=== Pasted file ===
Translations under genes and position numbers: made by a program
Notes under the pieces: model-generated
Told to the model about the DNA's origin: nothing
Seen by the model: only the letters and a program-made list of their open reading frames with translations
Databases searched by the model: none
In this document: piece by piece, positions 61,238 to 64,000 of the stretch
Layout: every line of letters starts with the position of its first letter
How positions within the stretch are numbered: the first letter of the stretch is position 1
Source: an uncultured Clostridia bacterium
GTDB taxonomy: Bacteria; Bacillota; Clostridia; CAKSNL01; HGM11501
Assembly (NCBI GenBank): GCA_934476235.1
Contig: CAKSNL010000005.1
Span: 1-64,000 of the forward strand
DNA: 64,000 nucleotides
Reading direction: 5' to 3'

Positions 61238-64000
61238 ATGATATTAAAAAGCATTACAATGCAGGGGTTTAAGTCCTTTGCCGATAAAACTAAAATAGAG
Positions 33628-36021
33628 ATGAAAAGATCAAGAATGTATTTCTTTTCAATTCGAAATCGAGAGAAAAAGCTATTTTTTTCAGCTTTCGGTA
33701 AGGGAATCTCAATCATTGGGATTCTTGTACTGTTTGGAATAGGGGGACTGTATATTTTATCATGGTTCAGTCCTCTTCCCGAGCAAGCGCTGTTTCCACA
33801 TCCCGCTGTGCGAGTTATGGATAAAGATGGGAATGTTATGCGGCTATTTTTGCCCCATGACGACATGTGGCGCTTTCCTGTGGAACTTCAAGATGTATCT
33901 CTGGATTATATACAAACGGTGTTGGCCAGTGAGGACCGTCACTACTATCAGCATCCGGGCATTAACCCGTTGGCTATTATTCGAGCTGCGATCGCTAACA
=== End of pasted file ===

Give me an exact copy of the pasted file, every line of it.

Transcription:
Translations under genes and position numbers: made by a program
Notes under the pieces: model-generated
Told to the model about the DNA's origin: nothing
Seen by the model: only the letters and a program-made list of their open reading frames with translations
Databases searched by the model: none
In this document: piece by piece, positions 61,238 to 64,000 of the stretch
Layout: every line of letters starts with the position of its first letter
How positions within the stretch are numbered: the first letter of the stretch is position 1
Source: an uncultured Clostridia bacterium
GTDB taxonomy: Bacteria; Bacillota; Clostridia; CAKSNL01; HGM11501
Assembly (NCBI GenBank): GCA_934476235.1
Contig: CAKSNL010000005.1
Span: 1-64,000 of the forward strand
DNA: 64,000 nucleotides
Reading direction: 5' to 3'

Positions 61238-64000
61238 ATGATATTAAAAAGCATTACAATGCAGGGGTTTAAGTCCTTTGCCGATAAAACTAAAATAGAG
Positions 33628-36021
33628 ATGAAAAGATCAAGAATGTATTTCTTTTCAATTCGAAATCGAGAGAAAAAGCTATTTTTTTCAGCTTTCGGTA
33701 AGGGAATCTCAATCATTGGGATTCTTGTACTGTTTGGAATAGGGGGACTGTATATTTTATCATGGTTCAGTCCTCTTCCCGAGCAAGCGCTGTTTCCACA
33801 TCCCGCTGTGCGAGTTATGGATAAAGATGGGAATGTTATGCGGCTATTTTTGCCCCATGACGACATGTGGCGCTTTCCTGTGGAACTTCAAGATGTATCT
33901 CTGGATTATATACAAACGGTGTTGGCCAGTGAGGACCGTCACTACTATCAGCATCCGGGCATTAACCCGTTGGCTATTATTCGAGCTGCGATCGCTAACA